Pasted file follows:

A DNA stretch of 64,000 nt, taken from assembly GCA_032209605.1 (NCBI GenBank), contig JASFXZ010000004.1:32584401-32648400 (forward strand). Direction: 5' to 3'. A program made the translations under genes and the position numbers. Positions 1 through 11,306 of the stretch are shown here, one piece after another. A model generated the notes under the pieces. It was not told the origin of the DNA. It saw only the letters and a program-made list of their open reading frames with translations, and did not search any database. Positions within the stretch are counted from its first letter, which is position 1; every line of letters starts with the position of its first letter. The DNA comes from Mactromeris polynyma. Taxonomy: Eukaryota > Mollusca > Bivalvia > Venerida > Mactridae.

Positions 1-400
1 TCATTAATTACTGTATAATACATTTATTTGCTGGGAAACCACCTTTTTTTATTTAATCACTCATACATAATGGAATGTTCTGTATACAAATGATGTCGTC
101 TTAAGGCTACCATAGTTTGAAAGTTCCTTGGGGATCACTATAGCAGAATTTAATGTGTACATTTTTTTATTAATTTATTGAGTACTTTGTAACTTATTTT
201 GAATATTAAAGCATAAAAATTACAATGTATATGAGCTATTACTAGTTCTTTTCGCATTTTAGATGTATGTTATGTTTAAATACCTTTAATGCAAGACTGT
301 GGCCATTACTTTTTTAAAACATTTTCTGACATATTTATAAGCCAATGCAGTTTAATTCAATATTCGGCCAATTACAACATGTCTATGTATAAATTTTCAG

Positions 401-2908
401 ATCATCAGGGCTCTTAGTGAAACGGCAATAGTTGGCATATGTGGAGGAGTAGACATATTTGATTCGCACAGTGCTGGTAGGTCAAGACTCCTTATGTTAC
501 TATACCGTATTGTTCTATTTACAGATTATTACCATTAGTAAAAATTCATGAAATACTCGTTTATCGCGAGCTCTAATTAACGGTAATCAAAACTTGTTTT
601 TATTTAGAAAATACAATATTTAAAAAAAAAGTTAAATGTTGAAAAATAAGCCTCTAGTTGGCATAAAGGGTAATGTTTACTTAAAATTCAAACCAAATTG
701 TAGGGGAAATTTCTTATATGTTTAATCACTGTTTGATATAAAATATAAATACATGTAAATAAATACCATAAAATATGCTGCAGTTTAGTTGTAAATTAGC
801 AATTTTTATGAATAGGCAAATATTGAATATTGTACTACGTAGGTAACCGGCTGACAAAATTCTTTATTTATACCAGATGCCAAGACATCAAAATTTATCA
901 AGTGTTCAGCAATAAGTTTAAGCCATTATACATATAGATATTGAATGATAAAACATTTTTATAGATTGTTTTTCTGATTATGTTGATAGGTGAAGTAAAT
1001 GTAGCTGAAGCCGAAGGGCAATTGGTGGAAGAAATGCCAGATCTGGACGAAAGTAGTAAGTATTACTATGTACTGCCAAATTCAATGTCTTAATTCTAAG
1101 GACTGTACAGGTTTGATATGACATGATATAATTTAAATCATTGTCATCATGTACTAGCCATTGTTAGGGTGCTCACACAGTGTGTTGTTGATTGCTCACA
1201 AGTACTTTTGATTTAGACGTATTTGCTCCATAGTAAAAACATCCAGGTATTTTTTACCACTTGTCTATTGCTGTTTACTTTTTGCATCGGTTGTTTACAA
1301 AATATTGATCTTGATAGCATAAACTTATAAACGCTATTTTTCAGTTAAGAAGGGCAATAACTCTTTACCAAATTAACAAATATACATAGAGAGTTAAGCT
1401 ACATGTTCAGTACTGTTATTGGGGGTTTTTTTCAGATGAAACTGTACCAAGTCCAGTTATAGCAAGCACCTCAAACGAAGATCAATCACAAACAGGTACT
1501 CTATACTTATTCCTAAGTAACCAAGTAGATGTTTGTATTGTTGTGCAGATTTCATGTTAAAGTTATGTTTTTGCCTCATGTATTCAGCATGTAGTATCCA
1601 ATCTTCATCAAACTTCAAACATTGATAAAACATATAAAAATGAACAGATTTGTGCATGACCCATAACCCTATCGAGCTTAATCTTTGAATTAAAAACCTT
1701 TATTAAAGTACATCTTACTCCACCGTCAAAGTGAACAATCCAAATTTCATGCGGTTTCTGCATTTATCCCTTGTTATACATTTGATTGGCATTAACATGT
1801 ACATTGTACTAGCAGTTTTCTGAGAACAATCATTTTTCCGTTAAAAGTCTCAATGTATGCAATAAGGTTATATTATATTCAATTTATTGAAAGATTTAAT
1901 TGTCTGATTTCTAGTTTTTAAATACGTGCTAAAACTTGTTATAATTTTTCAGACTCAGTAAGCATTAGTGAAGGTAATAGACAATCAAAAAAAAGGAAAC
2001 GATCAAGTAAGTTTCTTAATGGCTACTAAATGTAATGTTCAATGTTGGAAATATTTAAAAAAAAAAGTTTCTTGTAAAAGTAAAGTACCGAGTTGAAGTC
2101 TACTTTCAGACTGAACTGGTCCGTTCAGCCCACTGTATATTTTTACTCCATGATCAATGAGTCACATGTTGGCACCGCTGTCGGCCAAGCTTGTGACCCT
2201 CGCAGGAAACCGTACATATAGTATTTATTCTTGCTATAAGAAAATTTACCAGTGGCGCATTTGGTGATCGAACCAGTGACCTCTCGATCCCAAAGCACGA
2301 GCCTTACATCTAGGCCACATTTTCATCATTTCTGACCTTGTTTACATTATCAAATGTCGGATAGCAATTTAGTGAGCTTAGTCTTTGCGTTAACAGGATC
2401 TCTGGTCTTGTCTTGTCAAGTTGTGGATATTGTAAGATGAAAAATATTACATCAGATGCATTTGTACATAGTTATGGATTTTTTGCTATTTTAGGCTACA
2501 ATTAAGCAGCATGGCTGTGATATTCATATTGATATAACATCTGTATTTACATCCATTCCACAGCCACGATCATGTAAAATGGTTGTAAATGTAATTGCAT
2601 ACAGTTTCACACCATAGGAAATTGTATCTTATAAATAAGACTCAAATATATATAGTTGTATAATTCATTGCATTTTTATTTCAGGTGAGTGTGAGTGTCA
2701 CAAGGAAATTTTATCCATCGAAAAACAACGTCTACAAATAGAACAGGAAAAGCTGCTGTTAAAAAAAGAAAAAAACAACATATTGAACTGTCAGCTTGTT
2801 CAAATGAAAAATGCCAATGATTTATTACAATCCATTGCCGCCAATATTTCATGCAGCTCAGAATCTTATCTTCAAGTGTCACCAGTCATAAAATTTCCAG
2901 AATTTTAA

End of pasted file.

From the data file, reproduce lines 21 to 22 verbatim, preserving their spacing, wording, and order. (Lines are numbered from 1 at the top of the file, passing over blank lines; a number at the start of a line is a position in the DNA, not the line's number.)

1701 TATTAAAGTACATCTTACTCCACCGTCAAAGTGAACAATCCAAATTTCATGCGGTTTCTGCATTTATCCCTTGTTATACATTTGATTGGCATTAACATGT
1801 ACATTGTACTAGCAGTTTTCTGAGAACAATCATTTTTCCGTTAAAAGTCTCAATGTATGCAATAAGGTTATATTATATTCAATTTATTGAAAGATTTAAT